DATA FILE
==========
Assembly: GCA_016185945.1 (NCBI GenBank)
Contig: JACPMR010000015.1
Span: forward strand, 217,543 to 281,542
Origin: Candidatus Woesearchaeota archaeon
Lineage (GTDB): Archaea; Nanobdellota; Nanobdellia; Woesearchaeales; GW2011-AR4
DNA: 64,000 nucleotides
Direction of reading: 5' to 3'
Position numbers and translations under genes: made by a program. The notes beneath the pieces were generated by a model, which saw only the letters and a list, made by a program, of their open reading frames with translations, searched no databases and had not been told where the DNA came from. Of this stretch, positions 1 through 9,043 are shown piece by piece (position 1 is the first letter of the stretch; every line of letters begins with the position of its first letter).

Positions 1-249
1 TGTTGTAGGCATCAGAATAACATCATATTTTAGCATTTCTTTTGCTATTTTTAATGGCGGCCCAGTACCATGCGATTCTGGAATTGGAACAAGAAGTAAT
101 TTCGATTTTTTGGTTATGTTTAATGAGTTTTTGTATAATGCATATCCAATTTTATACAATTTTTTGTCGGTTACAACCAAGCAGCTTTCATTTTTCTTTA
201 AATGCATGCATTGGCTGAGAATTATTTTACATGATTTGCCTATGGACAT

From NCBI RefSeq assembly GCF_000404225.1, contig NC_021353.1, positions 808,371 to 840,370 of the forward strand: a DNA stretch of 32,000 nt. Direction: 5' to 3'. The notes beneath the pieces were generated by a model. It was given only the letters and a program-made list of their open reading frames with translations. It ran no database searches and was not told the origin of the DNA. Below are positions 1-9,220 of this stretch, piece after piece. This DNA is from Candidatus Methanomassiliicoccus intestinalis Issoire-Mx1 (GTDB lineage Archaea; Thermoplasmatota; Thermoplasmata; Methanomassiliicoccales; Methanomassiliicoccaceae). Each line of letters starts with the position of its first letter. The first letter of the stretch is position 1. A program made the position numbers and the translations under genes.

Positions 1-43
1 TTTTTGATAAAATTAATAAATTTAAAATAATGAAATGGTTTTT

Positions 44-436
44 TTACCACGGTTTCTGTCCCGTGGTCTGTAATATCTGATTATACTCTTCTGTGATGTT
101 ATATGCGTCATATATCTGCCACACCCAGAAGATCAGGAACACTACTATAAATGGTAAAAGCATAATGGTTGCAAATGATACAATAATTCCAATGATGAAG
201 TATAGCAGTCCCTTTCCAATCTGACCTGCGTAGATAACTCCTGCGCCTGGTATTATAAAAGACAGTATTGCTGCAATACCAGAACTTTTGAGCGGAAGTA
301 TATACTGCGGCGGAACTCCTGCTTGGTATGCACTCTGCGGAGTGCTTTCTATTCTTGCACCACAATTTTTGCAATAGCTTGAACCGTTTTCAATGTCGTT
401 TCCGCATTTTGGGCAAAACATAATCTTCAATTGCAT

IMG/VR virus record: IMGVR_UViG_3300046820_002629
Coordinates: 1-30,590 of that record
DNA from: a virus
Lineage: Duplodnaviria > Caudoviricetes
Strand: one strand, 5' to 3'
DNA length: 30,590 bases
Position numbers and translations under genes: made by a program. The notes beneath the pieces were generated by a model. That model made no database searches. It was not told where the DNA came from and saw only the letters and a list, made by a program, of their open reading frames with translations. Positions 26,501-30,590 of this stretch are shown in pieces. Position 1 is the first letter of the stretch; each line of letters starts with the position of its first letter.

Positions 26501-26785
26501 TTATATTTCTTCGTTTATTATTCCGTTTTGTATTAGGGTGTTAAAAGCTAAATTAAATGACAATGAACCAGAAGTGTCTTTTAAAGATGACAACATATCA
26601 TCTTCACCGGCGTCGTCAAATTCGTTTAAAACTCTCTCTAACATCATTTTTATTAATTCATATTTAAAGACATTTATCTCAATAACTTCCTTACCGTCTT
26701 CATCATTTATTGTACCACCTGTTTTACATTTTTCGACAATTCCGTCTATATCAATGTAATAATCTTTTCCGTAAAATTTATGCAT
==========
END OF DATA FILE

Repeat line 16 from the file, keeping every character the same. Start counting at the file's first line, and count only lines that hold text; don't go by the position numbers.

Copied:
Positions 44-436